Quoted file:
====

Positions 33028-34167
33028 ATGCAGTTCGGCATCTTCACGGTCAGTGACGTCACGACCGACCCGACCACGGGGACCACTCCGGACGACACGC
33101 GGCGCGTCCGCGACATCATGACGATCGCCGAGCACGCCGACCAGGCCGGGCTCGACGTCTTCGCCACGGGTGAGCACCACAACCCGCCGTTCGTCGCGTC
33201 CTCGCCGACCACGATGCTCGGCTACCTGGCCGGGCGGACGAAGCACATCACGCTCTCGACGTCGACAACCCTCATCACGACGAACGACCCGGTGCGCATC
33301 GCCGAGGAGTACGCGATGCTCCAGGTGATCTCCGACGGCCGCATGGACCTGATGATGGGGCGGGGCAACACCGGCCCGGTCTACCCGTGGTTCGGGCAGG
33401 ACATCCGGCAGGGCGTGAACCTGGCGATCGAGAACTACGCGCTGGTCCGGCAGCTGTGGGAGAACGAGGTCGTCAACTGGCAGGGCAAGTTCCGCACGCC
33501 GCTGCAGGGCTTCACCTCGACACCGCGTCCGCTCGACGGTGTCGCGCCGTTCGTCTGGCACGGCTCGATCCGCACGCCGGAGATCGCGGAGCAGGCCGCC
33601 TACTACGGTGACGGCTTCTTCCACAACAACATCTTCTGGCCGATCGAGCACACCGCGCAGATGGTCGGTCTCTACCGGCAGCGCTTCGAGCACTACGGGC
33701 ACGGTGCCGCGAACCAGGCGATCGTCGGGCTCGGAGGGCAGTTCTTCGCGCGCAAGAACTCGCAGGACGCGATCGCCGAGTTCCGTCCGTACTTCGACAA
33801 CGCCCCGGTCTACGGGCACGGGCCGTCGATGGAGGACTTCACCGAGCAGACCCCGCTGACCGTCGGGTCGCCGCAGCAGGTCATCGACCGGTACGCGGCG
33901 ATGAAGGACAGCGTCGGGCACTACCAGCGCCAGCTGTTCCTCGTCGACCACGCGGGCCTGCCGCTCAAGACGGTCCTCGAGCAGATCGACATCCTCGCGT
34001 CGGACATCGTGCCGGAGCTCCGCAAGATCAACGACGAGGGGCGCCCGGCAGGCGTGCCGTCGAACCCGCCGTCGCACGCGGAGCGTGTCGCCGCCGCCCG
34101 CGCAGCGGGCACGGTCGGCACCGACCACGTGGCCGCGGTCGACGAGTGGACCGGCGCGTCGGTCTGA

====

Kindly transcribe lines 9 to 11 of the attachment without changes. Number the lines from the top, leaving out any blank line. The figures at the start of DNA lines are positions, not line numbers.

33701 ACGGTGCCGCGAACCAGGCGATCGTCGGGCTCGGAGGGCAGTTCTTCGCGCGCAAGAACTCGCAGGACGCGATCGCCGAGTTCCGTCCGTACTTCGACAA
33801 CGCCCCGGTCTACGGGCACGGGCCGTCGATGGAGGACTTCACCGAGCAGACCCCGCTGACCGTCGGGTCGCCGCAGCAGGTCATCGACCGGTACGCGGCG
33901 ATGAAGGACAGCGTCGGGCACTACCAGCGCCAGCTGTTCCTCGTCGACCACGCGGGCCTGCCGCTCAAGACGGTCCTCGAGCAGATCGACATCCTCGCGT